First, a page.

Fatalities at Vale Mine were preventable, investigation finds
Based on the results of an investigative report into a double fatality at Stobie Mine in Sudbury, Ontario, Canada, the United Steelworkers union (USW) is calling on the provincial government to bring criminal charges against officials and management of Vale, the mine's owner, and against the company itself. The union is also urging the government to establish a Commission of Inquiry into Mine Safety.
USW Local 6500 in Sudbury today released the results of an eight-month investigation into the deaths Jason Chenier and Jordan Fram on June 8th, 2011. The two miners died after a torrent of wet mud and ore flooded the tunnel where they were working.
The investigation found that Vale management had ignored ongoing problems with flooding in the mine. A torrent of mud and ore was created by excess water in levels above where Chenier and Fram were killed. The water on those levels was four and five feet deep.
USW International President Leo Gerard said; "Vale showed a reckless disregard for the safety of its employees at the Stobie mine, something that could warrant criminal charges. Following an explosion at the Westray Mine, the Canadian Criminal Code was amended making it a criminal offence to ignore workers' health and safety."
Jordan Fram's sister supports the union's call for an inquiry. "Jordan's death was a huge loss for our family, and for his large circle of friends," says Briana Fram. "My family and I want the Commission of Inquiry to make sure this doesn't happen again to any miner."
USW Local 6500 began its investigation into the fatalities after Vale management broke from past practice and put limits and restrictions on a joint investigation into the deaths.
The USW report found a number of other safety problems that management had ignored at the Stobie Mine.
• Workers described repeated hang-ups, or obstructions, in the ore-pass, or passage, that carried material down to the level where Chenier and Fram were working. Clearing these hang ups is one of the most dangerous jobs in underground mining. The USW believes Chenier and Fram were trying to do exactly that when wet ore burst out and buried them.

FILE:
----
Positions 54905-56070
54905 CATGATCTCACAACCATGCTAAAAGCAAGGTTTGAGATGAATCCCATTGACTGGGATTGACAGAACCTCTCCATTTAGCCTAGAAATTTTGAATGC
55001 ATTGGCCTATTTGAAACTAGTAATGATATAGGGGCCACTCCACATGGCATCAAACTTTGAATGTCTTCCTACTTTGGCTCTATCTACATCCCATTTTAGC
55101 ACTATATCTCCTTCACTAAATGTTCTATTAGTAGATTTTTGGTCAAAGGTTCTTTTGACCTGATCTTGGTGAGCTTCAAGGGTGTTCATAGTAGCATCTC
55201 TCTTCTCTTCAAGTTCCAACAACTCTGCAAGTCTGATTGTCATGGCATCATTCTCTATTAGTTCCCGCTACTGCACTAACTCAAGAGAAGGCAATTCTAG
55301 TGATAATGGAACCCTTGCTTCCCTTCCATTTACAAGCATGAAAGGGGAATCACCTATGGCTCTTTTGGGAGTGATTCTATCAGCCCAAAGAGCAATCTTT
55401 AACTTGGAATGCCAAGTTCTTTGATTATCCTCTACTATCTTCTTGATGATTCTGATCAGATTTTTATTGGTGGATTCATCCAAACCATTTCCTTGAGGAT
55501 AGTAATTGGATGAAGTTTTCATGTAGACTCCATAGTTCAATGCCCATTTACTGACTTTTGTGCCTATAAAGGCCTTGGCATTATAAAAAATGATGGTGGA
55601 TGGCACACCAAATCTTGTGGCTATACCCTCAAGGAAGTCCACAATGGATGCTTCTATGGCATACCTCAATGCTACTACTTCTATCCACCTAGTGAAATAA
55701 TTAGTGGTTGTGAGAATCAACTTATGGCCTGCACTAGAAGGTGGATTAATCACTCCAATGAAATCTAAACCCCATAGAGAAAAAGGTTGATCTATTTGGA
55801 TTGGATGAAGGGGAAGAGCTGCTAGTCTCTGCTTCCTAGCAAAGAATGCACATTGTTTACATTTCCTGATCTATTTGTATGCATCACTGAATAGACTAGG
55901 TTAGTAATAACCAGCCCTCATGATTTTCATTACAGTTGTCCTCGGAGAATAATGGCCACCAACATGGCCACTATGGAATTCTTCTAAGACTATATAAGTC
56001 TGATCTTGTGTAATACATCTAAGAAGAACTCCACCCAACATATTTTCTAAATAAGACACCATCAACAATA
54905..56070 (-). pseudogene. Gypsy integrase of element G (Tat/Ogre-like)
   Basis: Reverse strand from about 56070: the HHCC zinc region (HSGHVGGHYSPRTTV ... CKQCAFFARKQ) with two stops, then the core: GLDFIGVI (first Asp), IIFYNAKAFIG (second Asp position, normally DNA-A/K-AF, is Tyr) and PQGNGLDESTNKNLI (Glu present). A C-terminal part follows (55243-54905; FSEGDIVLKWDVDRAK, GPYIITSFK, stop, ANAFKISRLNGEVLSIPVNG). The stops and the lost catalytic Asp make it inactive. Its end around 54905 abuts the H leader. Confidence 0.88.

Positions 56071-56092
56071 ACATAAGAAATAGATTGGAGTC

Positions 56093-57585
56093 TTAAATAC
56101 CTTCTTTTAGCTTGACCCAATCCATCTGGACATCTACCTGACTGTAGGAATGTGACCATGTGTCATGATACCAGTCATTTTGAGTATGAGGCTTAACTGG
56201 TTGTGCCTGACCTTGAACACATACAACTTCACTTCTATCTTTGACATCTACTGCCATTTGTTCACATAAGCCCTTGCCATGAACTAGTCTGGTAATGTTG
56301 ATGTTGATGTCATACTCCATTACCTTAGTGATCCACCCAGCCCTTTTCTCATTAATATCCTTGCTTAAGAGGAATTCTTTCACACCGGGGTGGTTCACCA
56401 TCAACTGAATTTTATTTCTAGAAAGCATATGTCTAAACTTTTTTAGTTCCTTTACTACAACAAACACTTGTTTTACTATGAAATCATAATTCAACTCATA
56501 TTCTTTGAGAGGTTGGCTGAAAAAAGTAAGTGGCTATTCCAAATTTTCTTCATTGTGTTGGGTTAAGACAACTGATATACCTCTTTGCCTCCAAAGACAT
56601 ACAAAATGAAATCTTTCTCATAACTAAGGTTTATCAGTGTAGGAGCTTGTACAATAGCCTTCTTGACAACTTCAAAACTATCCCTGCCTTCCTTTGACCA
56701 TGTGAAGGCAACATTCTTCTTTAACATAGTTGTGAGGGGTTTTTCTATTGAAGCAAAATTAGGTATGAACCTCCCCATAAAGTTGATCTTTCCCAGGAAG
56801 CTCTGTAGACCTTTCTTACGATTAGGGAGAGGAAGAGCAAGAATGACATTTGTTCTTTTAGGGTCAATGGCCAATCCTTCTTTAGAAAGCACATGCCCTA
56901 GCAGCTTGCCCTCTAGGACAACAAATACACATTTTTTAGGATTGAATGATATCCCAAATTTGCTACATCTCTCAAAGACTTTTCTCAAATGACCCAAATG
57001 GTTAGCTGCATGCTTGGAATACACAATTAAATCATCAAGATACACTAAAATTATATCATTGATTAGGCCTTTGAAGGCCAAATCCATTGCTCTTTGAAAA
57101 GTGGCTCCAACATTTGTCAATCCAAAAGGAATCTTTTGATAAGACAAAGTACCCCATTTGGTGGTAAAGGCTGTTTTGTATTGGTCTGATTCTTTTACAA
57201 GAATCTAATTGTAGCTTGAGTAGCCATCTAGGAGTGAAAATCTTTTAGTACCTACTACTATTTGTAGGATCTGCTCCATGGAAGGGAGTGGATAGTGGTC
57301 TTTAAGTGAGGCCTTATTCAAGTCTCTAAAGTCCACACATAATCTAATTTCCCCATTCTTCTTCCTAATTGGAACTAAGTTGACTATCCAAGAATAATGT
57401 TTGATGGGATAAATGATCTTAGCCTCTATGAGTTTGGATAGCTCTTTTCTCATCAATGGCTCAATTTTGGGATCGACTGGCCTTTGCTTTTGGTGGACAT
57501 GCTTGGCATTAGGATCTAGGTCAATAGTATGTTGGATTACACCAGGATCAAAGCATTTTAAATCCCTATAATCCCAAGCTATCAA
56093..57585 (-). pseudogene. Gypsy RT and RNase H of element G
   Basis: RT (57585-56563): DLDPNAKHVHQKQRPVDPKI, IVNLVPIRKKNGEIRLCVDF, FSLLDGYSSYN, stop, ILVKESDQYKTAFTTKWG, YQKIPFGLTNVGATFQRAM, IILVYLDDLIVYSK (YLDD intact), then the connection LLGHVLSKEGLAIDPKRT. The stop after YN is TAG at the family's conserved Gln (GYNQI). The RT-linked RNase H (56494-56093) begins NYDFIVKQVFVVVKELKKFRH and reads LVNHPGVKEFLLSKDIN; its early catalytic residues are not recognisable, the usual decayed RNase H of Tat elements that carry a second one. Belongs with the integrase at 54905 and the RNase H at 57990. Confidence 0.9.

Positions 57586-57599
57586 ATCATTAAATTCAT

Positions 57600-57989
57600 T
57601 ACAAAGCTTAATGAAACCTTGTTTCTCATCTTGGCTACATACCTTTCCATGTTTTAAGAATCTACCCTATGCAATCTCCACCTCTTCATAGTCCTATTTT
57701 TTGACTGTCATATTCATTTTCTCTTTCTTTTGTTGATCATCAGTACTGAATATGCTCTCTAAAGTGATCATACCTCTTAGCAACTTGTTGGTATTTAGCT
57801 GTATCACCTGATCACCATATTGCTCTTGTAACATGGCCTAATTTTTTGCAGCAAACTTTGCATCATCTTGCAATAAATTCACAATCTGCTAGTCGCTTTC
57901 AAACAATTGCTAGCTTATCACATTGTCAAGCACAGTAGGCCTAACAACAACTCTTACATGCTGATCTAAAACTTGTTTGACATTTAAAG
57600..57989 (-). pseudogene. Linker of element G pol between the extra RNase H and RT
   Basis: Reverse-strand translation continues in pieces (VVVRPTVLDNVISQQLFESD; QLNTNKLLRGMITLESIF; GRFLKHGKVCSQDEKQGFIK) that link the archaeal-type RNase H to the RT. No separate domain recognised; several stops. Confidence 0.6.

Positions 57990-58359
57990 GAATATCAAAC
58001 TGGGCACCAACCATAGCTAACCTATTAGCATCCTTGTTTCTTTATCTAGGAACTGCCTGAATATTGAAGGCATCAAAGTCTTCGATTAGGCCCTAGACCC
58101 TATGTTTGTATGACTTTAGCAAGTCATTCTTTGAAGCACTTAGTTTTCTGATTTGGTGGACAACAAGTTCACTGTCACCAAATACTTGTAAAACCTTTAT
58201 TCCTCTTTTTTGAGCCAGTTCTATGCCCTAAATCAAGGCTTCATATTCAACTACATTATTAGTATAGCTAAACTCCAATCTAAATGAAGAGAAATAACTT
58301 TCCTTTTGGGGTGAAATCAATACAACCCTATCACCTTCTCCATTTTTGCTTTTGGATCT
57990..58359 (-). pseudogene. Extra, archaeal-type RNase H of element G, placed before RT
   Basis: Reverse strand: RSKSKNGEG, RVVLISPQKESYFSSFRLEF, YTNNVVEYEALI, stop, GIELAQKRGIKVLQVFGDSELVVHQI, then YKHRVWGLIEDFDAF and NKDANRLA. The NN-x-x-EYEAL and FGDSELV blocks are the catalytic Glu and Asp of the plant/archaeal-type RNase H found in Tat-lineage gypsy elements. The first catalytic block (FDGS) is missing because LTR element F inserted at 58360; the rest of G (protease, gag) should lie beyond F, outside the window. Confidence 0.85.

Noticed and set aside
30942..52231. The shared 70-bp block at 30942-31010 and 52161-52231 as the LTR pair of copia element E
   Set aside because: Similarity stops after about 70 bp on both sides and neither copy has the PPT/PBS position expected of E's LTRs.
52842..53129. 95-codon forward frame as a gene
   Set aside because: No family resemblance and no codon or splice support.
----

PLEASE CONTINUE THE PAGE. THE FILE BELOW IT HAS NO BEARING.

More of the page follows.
• Jason Chenier erected double guardrails, or barriers, to prevent the dumping of any more wet ore into the problem-plagued ore-pass. The company has provided no explanation for the removal of the guardrails.
"We believe Jason Chenier and Jordan Fram would be alive today if Vale management had followed Chenier's warnings," says USW Local 6500 President Rick Bertrand.
Bertrand and Wayne Fraser, the Director of USW District 6 (Ontario and Atlantic Canada) say the investigation uncovered so many problems with health and safety at the Stobie mine that it requires a full Public Inquiry into safety at Stobie, and into mining safety throughout the province.
"It's been 30 years since the last significant health and safety inquiry," says Fraser, "and the mining industry has gone through some very significant changes since then."
Rick Bertrand noted that since a Public Inquiry may not complete its work for several years, action is required now to safeguard miners' lives.
"Steelworkers across Ontario demand that the Ontario Minister of Labour, the Minister responsible for worker health and safety in Ontario, must also immediately appoint a Committee under current health and safety legislation, to review whether the province's Occupational Health and Safety Act, and that Act's enforcement, are actually safeguarding workers in underground mines and surface mining plants in Ontario."
The USW report made a total of 165 recommendations to improve safety at Stobie and other Vale mines in Sudbury as well as mines across Ontario. The USW recommendations range from changes to health and safety rules, improvements in drainage practices and blasting procedures, to a ban on the dumping of wet ore.